Stanford’s Self-Driving Car ‘Shelley’ Races Around at 120 MPH

Stanford developed "Shelley" to see how the self-driving car adjusts its throttle and braking systems. It hopes to use the data to improve collision avoidance software.

Stanford University engineers have developed a self-driving car that can hit speeds up to 120 miles per hour.

Named “Shelley,” the custom Audi TTS was recently tested at the three-mile Thunderhill Raceway in California. Shelley hit average speeds of between 50-70MPH, but on the quicker parts of the track the self-driving car reached speed between 110-120 MPH.

Thankfully, there were no transit buses to collide with on the racetrack.

“A race car driver can use all of a car’s functionality to drive fast,” said Chris Gerdes, a professor of mechanical engineering who led the development of Shelley. “We want to access that same functionality to make driving safer.”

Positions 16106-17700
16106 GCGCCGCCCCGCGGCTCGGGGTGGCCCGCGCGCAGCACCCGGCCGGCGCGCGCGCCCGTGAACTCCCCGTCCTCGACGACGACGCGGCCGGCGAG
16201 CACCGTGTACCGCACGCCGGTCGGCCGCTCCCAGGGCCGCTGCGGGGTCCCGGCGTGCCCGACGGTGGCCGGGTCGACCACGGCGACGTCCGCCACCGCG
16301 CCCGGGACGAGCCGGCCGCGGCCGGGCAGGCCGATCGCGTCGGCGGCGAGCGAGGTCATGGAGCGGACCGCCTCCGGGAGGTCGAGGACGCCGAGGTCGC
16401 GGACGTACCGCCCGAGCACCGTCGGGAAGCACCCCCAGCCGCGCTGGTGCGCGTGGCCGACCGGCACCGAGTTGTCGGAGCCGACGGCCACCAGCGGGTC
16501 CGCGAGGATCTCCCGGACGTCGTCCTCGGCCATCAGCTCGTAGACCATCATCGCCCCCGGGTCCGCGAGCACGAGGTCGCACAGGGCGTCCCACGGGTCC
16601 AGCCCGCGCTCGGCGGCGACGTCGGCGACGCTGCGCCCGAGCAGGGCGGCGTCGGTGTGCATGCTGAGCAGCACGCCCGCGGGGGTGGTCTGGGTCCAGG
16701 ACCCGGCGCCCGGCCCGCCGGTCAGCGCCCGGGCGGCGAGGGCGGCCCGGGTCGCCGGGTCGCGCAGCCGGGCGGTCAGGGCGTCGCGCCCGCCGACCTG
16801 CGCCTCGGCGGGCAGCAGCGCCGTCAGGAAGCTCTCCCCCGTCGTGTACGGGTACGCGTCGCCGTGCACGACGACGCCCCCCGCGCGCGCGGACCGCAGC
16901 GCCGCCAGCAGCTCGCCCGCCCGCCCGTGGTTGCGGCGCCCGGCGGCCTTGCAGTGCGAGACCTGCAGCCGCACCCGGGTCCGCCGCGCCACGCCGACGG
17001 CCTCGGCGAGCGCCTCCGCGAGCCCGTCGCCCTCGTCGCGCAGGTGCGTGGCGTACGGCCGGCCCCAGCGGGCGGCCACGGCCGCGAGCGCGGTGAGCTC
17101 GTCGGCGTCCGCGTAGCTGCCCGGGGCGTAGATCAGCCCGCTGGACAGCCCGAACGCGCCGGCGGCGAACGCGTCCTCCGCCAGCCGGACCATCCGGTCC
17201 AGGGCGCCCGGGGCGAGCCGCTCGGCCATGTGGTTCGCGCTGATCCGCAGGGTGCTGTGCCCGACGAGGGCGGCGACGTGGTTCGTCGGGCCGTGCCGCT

Gerdes said Shelley was developed to see how the car adjusts its throttle, braking systems and record data from these movements to be to improve collision avoidance software.

Stanford said Shelley is almost as fast around the track as an experienced racer. But this isn’t the first time we’ve seen a self-driving racecar. You might remember the epic battle that took place in 2015 between an Audi RS 7 autonomous car and Fifth Gear’s Jonny Smith. The challenge was to see who could complete one lap around the 2.5-mile Ascari racetrack in Spain faster.

The RS 7 was pre-programmed with details of the track, which gave it a huge advantage over Smith, who only had a test drive in the autonomous car and two laps of his own driving to learn the course. The results might surprise you. Watch the race below.

About the Author

Steve Crowe · Steve Crowe is managing editor of Robotics Trends. Steve has been writing about technology since 2008. He lives in Belchertown, MA with his wife and daughter.
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